Friday, February 26, 2021

 


March Dates at a Glance


Friday      March 5th      Every Friday is Sharing Day! 10:30 A.M.

                                       SK Friday Morning Meeting 11:00 A.M.

                                       Latin with Magistra, 11:15 A.M.

Mon.-Fri   March 8-12    Y5s' Parent/Teacher Conferences! 

Monday   March 15th    No School! Conference write up day!

Friday      March  26th  Spring Break! 

Monday   April 2nd       School resumes! 


 

Friday, January 22, 2021

Shared Traditions-Let Their Be LIght (and lots of books!)


Social Justice Standards

8. Students will respectfully express curiosity about the history and lived experiences of others and will exchange ideas and beliefs in an open-minded way. 


9. Students will respond to diversity by building empathy, respect, understanding and connection. 


10. Students will examine diversity in social, cultural, political and historical contexts rather than in ways that are superficial or oversimplified.


November and December were months filled with shared tradition, stories and celebrations. We began the month with a virtual visit from our friend, former SK Administrator now Board Member Dayna Muniz. Dayna gave us a peek into her family's Mexican American heritage and celebration of Dia de los Muertos. 

Dayna explained that "The Dead of the Dead" is not Halloween. It is a beautiful, reverent and thoughtful "Indigenous tradition from what is now known as Latin America"  set aside to celebrate loved ones that have passed away. It just so happens to fall on the day after October 31st and includes costumes, skeletons, parties and food. It is so much more than tricks and treats, however.  Dayna explained how her family displays an ofrenda (or altar) in her home where family members are remembered through photographs, flowers (marigolds), beloved items, water, and sometimes the preparation of their loved ones' favorite meals. Tissue paper flowers, sugar skulls and  breads also commemorate the occasion.  Dayna read us a sweet Dia de los Muertos story about a deceased boy who pays a visit to his undead relatives. Later, Y5s created their own tissue paper banners to decorate our classroom in honor of this very special occasion!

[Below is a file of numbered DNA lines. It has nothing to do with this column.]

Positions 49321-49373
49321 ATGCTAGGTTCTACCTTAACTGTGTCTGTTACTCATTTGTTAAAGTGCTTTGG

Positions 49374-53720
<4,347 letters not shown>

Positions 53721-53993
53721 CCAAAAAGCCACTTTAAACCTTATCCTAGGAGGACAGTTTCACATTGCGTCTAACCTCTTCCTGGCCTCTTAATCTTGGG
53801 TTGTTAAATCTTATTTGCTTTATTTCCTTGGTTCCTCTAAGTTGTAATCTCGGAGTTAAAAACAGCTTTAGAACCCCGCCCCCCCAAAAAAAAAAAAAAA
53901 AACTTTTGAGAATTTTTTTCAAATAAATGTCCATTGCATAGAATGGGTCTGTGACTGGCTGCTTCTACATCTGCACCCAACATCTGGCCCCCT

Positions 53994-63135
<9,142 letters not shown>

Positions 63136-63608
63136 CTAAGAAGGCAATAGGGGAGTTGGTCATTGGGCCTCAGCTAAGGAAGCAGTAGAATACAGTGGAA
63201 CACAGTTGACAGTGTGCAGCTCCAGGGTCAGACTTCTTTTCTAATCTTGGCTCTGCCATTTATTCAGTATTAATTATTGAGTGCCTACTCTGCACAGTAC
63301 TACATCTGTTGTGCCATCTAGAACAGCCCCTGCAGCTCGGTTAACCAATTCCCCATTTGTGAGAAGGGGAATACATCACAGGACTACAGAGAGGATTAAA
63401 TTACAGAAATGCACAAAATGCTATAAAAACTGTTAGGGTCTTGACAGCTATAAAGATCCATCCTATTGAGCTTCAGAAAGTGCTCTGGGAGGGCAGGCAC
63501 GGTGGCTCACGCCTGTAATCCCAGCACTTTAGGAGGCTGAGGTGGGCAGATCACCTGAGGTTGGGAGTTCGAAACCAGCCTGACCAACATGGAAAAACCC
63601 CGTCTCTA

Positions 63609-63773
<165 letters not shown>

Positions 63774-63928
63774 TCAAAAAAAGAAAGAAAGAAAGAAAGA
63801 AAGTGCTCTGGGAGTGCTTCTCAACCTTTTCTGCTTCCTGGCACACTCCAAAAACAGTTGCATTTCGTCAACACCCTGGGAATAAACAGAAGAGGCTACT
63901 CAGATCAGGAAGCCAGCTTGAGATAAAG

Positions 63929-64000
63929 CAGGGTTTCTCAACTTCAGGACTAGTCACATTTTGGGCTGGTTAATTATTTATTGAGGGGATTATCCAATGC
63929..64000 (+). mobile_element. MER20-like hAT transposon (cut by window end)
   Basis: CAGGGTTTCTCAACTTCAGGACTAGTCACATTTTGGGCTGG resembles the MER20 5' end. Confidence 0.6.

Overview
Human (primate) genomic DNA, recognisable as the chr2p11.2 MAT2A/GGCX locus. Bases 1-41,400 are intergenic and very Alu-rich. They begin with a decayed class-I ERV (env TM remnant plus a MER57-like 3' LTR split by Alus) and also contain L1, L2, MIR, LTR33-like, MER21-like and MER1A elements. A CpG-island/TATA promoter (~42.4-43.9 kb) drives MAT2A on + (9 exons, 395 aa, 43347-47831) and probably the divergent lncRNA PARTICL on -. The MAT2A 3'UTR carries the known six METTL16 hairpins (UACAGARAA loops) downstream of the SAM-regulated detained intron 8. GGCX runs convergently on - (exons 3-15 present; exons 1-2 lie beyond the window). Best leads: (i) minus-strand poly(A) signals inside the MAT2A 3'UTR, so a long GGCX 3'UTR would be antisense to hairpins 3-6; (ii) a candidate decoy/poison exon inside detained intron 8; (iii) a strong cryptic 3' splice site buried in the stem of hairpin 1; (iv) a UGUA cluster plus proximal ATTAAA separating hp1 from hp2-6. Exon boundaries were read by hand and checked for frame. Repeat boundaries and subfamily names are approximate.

Later, Teacher Kelsea led the children through colorful craft lessons of snipping paper banners and the dying wooden flowers to resemble the vibrant marigolds that adorn floats and other decor during Dia de los Muertos (Day of the Dead) festivities.










On another day we heard the story Binny's Diwali that told of a child from India's reluctance to reveal one of her family's traditions of floating lanterns and colorful,  intricate floor designs to her classmates. She overcame her fear, however, as classmates welcomed the information about how  people of India celebrate their history and culture. 

Balloon's Over Broadway the story of Puppeteer Tony Sarg,  told of the inventor of the Macy's Day Parade floats in New York City. Some of our class witnessed the annual event done in a unique way this year due to COVID and had a ringside seat to the behind the scenes preparation! Later, Y5s created their own "articulating" puppets to simulate helium balloon  designs. We also talked about Artist Alexander Calder (also a puppeteer) and inventor of the modern mobile and the "stabile,"  in Art class.









Bonnie's Mom and brother popped in to share Mae Among the Stars by Roda Ahmed while the science world anticipated the appearance of one of the brightest stars (actually the rare alignment of Jupiter and Saturn) in our history and compared it to the same star seen during the birth of Christ! The "planetary conjunction" was met, however, with a cloudy night, so we just had to use our twinkly imaginations instead.


Amelia shared one of her favorite stories The Runaway Bunny while virtual at home. Our class is looking forward to sharing in Amelia's family's holiday tradition in the spring. 


Teacher Kelsea and I introduced the curious two- dimensional character "Flat Stanley" by Mark Brown to our class right before Thanksgiving Break in the hope that Y5s would be inspired to do some virtual traveling to family and loved ones on their own. A letter of introduction, journal pages and a
 flattened look-a-like figure were included in each take-home packet.  Each "stanley" will hopefully travel the globe via snail mail or email and return to our classroom Circle Times by the end of the school year!

December, as usual was all a buzz about toy wishes for the holidays. Galimoto by Karen Lynn Williams told of an African boy who used his ingenuity (and pieces of scrap metal, fabric and string) to design his own mobile toy as an example of another "articulating" structure. Y5s  tried their hands at these move-able "feats" for the eyes and were met with more than a few design challenges! Creating homemade gifts is also one of the principles of the African American holiday Kwanzaa celebrated December 26th-January 1st and includes, the lighting of a candle holder and the preparation of special foods.